last updated: May 29, 2006
Bret Stephens is a columnist for the New York Times who previously worked at the Wall Street Journal and the neoconservative flagship magazine Commentary.
Joe Lieberman, the neoconservative Democrat from Connecticut who retired from the Senate in 2013, co-chairs a foreign policy project at the American Enterprise Institute.
The daughter of former Vice President Dick Cheney, Liz Cheney has emerged as the most visible advocate of hardline security policies in the Cheney family.
Former attorney general Edwin Meese, regarded as one of President Ronald Reagan’s closest advisers despite persistent allegations of influence peddling and bribery during his tenure, has been a consummate campaigner on behalf of rightist U.S. foreign and domestic policies. He currently serves as a distinguished visiting fellow at the conservative Hoover Institution.
The Heritage Foundation, a mainstay of the right-wing advocacy community, has long pressured the United States to adopt militaristic U.S. foreign policies
David Addington, who helped author the “torture memos” and other controversial legal documents while serving as an aide to Vice President Dick Cheney, left the right-wing Heritage Foundation to become VP and general counsel for the National Federation of Independent Business, a business lobby.
Former Sen. Jim Talent (R-MO), a stalwart advocate of Pentagon spending now based at the right-wing Heritage Foundation, says he would have voted for the Iraq War even if he had known the Bush administration’s claims about WMDs were false.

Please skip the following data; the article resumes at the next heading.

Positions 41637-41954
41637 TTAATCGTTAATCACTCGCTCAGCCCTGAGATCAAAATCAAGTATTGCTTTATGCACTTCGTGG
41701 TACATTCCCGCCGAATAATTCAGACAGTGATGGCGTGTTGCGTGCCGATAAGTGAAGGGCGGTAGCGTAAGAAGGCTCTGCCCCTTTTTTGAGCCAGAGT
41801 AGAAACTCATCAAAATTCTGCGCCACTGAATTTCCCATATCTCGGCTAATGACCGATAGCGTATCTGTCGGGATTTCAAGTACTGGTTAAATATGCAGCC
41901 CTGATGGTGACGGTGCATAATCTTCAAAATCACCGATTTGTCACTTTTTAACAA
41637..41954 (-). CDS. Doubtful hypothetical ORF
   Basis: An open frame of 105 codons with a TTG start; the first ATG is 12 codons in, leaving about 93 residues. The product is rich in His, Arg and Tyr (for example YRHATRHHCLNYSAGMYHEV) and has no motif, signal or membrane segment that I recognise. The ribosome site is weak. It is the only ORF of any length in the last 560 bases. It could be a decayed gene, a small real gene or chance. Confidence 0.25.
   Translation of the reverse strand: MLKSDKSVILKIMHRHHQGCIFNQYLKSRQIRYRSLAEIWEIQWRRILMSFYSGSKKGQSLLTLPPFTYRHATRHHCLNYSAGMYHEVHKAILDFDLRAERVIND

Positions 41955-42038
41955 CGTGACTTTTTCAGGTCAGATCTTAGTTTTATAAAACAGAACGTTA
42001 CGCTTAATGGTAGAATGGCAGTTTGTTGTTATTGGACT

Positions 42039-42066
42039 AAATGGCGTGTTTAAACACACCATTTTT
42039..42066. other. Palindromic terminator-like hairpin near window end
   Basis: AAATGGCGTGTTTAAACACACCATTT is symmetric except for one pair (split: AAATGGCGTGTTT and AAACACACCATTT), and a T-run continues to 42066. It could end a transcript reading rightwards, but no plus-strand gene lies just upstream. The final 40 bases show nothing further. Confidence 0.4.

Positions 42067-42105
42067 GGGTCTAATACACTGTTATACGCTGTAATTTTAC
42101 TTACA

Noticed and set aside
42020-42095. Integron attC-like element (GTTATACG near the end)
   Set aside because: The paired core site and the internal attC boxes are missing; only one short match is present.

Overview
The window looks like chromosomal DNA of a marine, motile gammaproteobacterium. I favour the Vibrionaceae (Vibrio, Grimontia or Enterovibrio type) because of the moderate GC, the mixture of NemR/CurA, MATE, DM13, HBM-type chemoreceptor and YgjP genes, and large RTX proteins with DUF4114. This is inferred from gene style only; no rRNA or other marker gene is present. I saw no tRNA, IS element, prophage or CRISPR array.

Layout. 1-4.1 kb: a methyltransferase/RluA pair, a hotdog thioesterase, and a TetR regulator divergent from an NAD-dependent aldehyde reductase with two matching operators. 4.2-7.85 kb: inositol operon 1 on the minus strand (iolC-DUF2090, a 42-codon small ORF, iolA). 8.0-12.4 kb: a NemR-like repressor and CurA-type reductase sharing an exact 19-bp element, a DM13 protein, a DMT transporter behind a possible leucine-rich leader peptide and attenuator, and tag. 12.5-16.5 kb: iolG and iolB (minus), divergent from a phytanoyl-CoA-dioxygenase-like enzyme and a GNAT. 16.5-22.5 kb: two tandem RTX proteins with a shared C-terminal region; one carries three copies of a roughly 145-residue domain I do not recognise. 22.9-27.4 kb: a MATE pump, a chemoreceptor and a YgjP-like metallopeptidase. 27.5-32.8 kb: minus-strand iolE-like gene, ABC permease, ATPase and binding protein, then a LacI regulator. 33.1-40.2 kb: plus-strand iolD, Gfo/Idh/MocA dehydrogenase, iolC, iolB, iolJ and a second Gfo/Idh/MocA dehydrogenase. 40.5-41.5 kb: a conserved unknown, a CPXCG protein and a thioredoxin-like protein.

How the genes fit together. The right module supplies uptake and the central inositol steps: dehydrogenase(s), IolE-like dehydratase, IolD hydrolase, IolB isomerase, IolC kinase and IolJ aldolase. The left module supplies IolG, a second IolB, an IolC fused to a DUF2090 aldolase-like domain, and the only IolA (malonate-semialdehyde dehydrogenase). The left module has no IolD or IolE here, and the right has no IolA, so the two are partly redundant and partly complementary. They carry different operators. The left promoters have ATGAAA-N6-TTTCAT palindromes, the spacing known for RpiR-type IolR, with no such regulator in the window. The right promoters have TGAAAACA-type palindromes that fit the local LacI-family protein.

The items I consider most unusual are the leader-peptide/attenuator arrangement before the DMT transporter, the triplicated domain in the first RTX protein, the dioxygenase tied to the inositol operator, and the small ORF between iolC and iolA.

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Although the Comey memo scandal may well turn out to be what brings Trump down, this breach of trust may have had more lasting effect than any of Trump’s other numerous misadventures. It was an unprecedented betrayal of Israel’s confidence. Ironically, Trump has now done what even Barack Obama’s biggest detractors never accused him of: seriously compromised Israel’s security relationship with the United States.
Trump’s reorganization of the foreign policy bureaucracy is an ideologically driven agenda for undermining the power and effectiveness of government institutions that could lead to the State Department’s destruction.
Spurred by anti-internationalist sentiment among conservative Republicans in Congress and the Trump administration, the US is headed for a new confrontation with the UN over who decides how much the US should pay for peacekeeping.
Decent developments in the Trump administration indicate that the neoconservatives, at one point on the margins of Washington’s new power alignments, are now on the ascendent?
As the end of Donald Trump’s first 100 days as president approaches, it seems that his version of an “America-first” foreign policy is in effect a military-first policy aimed at achieving global hegemony, which means it’s a potential doomsday machine.
Hopeful that Donald Trump may actually be their kind of guy, neoconservatives are full of praise for the cruise-missile strike against Syria and are pressing for more.
Steve Bannon’s removal from the NSC’s Principals Committee doesn’t mean that he’s gone from the White House or no longer exerts a powerful influence on Trump. His office is still located very close to the Oval Office, and there’s nothing to indicate that his dark and messianic worldview has changed.